<GradientStop Color="Green" Offset="0.33"/>
          <GradientStop Color="Blue" Offset="0.67"/>
       
</LinearGradientBrush>
      </Rectangle.Fill>
    </Rectangle>
    <Path Stroke="Black" Data="M 55 535 L 65 545 M 65 535 L 55 545" />
    <Path Stroke="Black" Data="M 215 375 L 225 385 M 225 375 L 215 385" />
    <Path Stroke="Black" Data="M 375 215 L 385 225 M 385 215 L 375 225" />
    <Line X1="60" Y1="540" X2="540" Y2="60" Stroke="#7f000000" />
  </Canvas>

A final brush option is to use a special “filling” for a brush: an image or a video file. So when you have an image to fill an object, Silverlight can automatically stretch the content so that it fits. You could also play a video as a background for a rectangle or within an ellipsis, just to give you a few ideas.

{mospagebreak title=Still More on Using Brushes}

Using both brushes, ImageBrush and VideoBrush, is quite similar. You have to provide the name of the source file in an associated attribute, which is called ImageSource for <ImageBrush> and SourceName for <VideoBrush>. You can instruct Silverlight on how to


Figure 4-13.  The linear gradient, with highlighted gradient axis and stop points

stretch the content so that it fits using the Stretch attribute, assigning one of these values:

None
  Content size remains the original one

Fill
   The content fills up the whole available area, loosing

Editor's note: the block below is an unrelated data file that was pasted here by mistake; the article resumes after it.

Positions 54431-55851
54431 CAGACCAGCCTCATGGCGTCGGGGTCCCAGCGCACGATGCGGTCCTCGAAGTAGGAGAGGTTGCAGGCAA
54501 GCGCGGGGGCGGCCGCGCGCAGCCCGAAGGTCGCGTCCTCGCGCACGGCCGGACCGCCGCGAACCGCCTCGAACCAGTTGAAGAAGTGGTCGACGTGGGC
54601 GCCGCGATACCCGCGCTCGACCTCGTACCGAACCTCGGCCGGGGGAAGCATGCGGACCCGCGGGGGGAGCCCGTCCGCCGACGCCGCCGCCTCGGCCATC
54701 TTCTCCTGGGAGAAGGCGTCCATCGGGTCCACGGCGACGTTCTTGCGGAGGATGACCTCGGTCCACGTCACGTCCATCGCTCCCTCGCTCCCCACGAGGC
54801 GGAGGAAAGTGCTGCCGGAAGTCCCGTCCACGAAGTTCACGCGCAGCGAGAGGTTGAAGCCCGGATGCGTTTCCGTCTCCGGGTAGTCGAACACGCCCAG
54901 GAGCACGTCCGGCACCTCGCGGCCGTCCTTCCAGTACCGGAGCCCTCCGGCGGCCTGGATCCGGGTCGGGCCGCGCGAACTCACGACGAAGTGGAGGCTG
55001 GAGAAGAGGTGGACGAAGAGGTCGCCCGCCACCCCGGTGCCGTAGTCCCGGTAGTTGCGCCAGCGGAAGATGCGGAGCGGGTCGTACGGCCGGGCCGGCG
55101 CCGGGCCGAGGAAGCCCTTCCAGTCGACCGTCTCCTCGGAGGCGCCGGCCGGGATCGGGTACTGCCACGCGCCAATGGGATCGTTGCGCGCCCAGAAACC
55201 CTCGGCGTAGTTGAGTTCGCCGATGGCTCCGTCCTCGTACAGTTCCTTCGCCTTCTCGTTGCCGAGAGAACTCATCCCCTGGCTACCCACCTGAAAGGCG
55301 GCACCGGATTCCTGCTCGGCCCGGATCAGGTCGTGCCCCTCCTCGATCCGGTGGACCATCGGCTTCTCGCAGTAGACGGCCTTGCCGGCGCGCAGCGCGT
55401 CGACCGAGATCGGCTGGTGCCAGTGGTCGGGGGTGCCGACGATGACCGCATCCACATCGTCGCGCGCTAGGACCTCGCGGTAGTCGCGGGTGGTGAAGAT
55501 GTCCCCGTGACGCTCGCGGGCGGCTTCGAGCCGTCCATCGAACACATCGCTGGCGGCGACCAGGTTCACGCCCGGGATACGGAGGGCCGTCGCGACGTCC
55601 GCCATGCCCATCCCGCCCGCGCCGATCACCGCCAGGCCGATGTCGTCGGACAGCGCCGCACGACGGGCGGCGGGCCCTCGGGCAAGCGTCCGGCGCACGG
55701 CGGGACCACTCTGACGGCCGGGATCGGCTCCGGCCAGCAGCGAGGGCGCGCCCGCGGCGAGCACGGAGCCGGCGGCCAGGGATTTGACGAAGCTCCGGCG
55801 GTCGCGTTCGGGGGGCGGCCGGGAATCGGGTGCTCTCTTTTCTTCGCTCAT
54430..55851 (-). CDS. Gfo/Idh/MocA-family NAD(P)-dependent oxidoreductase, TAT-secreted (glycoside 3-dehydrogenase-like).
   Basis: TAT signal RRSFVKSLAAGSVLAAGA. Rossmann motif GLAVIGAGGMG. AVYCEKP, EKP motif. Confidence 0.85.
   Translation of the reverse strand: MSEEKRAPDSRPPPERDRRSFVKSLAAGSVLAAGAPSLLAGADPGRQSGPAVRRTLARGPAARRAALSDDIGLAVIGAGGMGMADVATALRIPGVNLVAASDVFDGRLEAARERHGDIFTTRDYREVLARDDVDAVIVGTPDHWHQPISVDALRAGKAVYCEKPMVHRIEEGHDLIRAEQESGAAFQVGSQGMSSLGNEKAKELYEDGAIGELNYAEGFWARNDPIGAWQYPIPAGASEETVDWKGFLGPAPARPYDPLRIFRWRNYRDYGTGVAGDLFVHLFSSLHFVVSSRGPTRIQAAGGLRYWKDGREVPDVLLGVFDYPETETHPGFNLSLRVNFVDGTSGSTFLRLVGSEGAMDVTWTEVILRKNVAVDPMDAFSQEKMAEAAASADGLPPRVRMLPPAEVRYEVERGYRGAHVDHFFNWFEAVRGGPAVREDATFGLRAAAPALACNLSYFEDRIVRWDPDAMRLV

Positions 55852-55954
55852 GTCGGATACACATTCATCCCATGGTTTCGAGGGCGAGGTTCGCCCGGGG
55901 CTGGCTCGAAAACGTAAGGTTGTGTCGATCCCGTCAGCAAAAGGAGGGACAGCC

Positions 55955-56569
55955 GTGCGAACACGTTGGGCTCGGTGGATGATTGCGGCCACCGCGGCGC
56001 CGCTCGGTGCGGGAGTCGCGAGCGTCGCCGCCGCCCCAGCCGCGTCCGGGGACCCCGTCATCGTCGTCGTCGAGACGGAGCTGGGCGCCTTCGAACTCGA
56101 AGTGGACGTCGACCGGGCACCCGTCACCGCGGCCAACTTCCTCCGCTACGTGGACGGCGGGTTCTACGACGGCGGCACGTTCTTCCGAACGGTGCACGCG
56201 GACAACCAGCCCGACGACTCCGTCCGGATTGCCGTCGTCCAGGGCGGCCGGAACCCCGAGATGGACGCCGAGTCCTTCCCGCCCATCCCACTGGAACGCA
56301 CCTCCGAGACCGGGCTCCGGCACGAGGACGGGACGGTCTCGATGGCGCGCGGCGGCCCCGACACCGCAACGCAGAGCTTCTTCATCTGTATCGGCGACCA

its aspect ratio

Uniform
   The content size is increased, maintaining the aspect
   ratio, until either the content has the width or the
   height of the display area

UniformToFill
   The content size is increased, maintaining the aspect
   ratio, until the content width and height are both
   greater or equal than the width and height of the
   display area. If necessary, parts of the content are
   cropped.

Example 4-16 shows an image that is used to fill an ellipsis. You can see in Figure 4-14 that this works as expected and that you can display rectangular image and


Figure 4-14.  The ellipsis is filled with the image brush

video content and use other shapes. More information on using video in general can be found in Chapter 7.

Example 4-16. Using an image brush, the XAML file (ImageBrush.xaml)

  <Canvas xmlns=http://schemas.microsoft.com/client/2007
      xmlns:x="http:// schemas.microsoft.com/winfx/2006/xaml"
    Width="300" Height="300">
    <Ellipse Canvas.Top="75" Width="300" Height="150" Stroke="Black">
     
<Ellipse.Fill>
        <ImageBrush ImageSource="silverlight.png" />
      </Ellipse.Fill>
    </Ellipse>
  </Canvas>

An alternative approach to define the outline of an object is to use the Clip property and provide a Geometry object as its value, which will define the desired shape. Refer to the Silverlight SDK for more information (the topic is called “Silverlight Geometries Overview”).

There are many shapes in XAML, almost too many to keep track of, but we covered the most important ones. And, honestly, usually the UI comes out of a design tool; as a programmer, you just have to add functionality and we’ll start right away with that in the next chapter! 

One thought on “XAML Brushes and Silverlight

  1. This article is an excerpt from the book “Essential Silverlight,” published by O’Reilly. We hope you found it to be enjoyable and educational. Please let us know what you thought of it, and if you would like to see more content of this nature.

[gp-comments width="770" linklove="off" ]